Senator Chuck Schumer (D-N.Y.) issued the memorable quote of the day on the reversal, hailing Holder’s announcement as the “final nail in the coffin of that wrong-headed idea.”
The Huffington Post echoed Holder’s spin: Congress was to blame, not the White House. But that excuse did not fly with their writers Michael McAuliff and Jon Ward:
The Obama administration quickly scapegoated Congress to explain the decision.
Clearly, the assessment among the president’s most ardent progressive supporters was that the Holder announcement was yet another reason to walk away from the Obama reelection effort. Staying home might be the more preferred route, unless a primary opponent challenged the president for the Democratic nomination.
The New Yorker’s Jane Mayer wrote that she felt personally betrayed by Attorney General Holder. For her, the personal became political: Holder once privately confided to Mayer that his decision to end military tribunals for terrorists was for him a “defining moment” for his term as attorney general. Mayer blogged:
[It] may indeed be the defining moment for the Obama Justice Department, defining it, unfortunately, as incapable of standing up to to the political passions still stirred by the threat of terrorism.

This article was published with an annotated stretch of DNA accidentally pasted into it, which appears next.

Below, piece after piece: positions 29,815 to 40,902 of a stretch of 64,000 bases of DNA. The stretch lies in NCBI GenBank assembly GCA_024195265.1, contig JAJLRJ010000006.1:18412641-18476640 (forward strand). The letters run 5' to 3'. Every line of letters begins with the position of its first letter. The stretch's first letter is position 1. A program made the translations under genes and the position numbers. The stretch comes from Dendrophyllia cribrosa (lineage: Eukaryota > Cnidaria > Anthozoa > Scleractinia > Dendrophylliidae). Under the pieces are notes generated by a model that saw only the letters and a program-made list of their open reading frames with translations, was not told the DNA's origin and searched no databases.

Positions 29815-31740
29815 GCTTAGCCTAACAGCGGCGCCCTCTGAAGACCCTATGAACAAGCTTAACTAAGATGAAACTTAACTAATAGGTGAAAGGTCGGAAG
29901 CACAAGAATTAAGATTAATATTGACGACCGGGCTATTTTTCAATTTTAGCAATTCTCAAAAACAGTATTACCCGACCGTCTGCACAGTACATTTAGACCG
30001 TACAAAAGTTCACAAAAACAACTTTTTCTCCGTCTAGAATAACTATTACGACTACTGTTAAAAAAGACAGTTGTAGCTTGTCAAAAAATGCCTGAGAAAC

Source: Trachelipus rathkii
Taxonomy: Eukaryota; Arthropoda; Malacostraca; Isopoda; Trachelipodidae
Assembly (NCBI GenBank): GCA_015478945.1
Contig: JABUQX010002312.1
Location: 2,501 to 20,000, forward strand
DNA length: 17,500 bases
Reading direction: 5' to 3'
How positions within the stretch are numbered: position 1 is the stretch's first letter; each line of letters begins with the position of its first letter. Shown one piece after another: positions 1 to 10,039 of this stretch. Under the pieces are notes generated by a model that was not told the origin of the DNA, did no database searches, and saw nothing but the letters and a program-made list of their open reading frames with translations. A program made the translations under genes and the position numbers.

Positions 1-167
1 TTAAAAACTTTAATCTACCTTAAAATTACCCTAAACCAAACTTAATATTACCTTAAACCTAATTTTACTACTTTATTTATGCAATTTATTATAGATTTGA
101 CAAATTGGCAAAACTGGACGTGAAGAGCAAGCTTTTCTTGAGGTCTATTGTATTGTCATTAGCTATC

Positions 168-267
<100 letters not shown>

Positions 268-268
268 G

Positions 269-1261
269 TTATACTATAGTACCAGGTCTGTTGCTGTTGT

The Center for Constitutional Rights, which proudly has represented many of the terrorists at Guantanamo Bay, was equally morose:
The decision is clearly driven not by the nature of the alleged offense, or where and when it was committed, but by the unpopularity of the detainee and the political culture in Washington.
Andrea Prasow, who is described as a “senior counter terrorism counsel” at the activist group Human Rights Watch, wrote:
[Obama] has squandered a key opp0rtunity to reject the unlawful counter terrorism policies of the past. … [He has] sacrificed fundamental protections under the U.S. constitution and international law in what may be the single most important case of President Obama’s tenure.
Salon’s Jane Walsh was downbeat, too:
It’s the haunting 43rd anniversary of Dr. Martin Luther King Jr.’s assassination (which Obama’s materials don’t mention). … Finally, Monday was the day Obama broke a campaign promise by announcing that 9/11 planner Khalid Sheikh Muhammed would be tried in a military tribunal at Guantánamo.
The Daily Beast had an abbreviated item about the administration’s reversal in its “must read” section, but told its readers that to learn more they should go to CBS. There, if you wanted to find it, in the last paragraph CBS National Homeland Security Correspondent Bob Orr was quoted simply as saying that today’s announcement “is an embarrassment for the administration.”
There are some true believers who will always tow the line. Among the official organs of the American Left, the Holder decision did not appear as news anywhere. You couldn’t find a word of it at the websites of the Center for American Progress, the Campaign for America’s Future, or at the anti-war Institute for Policy Analysis.
And Media Matters, obsessed with Fox News and Glenn Beck, also had nothing to say about it.